This is fascinating, so many words haven't changed a bit. The translation I have runs alongside the original, practically line for line. Seamus Heaney uses simple English words to emphasise the similarity I think.
Sae - sea
Sande - sand/beach
Worde - words/speech
Aesc - ash (sc is pronounced sh)
We - we
Under - under
Thaes - this
There is a great online OE dictionary. I have found myself simply reading down the lists of words and meanings. I wonder when all the ge- verbs disappeared.
I keep on bounding up to my sons and telling them that head, nose, hand, foot, tooth etc must be Old English, because they are short words and are for the essentials. I have pointed out the -ing ending which we use to create verbs from new words, making them our own.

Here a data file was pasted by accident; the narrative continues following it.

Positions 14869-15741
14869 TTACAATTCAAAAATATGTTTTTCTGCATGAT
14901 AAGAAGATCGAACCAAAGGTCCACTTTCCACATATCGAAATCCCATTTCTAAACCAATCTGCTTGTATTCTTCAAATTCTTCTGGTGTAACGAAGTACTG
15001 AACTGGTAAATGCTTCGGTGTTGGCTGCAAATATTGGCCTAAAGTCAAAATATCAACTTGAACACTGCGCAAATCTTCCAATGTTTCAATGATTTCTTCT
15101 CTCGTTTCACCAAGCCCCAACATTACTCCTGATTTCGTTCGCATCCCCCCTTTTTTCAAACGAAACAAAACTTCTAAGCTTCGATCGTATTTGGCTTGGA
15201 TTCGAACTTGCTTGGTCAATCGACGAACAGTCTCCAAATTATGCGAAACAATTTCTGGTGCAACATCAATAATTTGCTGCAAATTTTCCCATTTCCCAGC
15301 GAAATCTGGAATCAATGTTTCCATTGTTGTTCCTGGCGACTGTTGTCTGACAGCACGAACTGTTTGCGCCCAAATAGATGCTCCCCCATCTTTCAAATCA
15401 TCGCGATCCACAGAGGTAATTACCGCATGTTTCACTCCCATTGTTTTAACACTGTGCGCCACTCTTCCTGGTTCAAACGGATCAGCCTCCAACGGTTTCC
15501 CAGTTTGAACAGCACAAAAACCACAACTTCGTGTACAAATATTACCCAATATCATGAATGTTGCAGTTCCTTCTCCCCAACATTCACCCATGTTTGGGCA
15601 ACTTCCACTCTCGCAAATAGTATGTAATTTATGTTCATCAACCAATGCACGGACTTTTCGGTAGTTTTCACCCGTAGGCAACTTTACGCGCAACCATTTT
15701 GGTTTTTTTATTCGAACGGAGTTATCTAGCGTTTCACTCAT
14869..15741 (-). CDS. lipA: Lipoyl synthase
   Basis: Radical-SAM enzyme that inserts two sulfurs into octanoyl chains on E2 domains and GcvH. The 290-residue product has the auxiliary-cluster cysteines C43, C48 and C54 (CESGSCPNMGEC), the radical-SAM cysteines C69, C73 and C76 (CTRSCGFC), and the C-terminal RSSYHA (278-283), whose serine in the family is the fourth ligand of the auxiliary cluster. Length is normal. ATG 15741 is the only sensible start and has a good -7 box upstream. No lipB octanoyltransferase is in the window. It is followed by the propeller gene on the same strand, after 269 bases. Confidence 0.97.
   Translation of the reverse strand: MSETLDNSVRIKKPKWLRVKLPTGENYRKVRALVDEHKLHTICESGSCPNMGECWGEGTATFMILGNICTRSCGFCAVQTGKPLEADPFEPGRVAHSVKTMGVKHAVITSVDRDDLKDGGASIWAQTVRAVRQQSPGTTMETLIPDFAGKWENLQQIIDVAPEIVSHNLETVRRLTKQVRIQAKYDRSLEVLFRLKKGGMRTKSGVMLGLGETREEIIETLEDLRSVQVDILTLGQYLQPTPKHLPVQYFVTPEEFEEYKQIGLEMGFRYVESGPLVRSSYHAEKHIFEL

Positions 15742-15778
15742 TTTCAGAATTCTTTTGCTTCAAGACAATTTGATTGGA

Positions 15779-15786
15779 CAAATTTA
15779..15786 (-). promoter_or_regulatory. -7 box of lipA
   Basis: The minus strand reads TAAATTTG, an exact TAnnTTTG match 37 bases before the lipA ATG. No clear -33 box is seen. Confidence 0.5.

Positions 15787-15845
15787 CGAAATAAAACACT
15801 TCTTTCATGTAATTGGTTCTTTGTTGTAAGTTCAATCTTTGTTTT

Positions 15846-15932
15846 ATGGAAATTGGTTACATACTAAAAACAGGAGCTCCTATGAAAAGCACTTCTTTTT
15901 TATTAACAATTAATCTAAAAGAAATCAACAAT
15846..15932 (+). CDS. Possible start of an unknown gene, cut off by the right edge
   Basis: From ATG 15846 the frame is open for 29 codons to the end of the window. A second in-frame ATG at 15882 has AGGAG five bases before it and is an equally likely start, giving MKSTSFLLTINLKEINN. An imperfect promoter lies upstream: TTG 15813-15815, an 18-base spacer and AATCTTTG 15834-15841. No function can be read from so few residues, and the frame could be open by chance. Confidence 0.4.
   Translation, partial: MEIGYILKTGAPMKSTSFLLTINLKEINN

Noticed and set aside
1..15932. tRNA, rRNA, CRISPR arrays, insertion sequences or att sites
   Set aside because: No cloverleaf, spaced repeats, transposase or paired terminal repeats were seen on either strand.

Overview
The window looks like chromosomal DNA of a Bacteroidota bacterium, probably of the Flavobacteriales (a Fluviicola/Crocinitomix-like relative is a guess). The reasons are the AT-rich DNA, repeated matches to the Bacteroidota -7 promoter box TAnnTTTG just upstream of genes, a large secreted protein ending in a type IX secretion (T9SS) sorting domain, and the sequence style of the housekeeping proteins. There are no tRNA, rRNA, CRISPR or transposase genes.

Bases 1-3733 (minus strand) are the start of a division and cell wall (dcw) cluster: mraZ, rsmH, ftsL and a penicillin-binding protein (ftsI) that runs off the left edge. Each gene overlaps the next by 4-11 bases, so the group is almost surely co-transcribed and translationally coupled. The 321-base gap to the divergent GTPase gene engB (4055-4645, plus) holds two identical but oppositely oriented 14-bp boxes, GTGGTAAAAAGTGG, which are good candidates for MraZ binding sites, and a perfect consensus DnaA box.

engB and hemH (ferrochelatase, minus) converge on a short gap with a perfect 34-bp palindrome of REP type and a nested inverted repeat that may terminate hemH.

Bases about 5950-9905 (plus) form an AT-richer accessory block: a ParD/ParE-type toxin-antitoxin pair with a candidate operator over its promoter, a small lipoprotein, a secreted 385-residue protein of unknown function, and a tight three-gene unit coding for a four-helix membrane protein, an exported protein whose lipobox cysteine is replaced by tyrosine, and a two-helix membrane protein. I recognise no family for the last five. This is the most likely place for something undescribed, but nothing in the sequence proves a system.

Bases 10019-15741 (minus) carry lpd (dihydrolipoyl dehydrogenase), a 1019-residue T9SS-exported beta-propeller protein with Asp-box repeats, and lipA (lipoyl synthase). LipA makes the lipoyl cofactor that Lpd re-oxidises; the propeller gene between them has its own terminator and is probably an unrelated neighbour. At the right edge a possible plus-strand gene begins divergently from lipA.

I have a sort of giddiness when I think of words like hall, work, gear, shield, spear, anchor, sun and winter. It is all so ancient. Rather like when I see the ridges of the old farming strips lit up by the evening sun.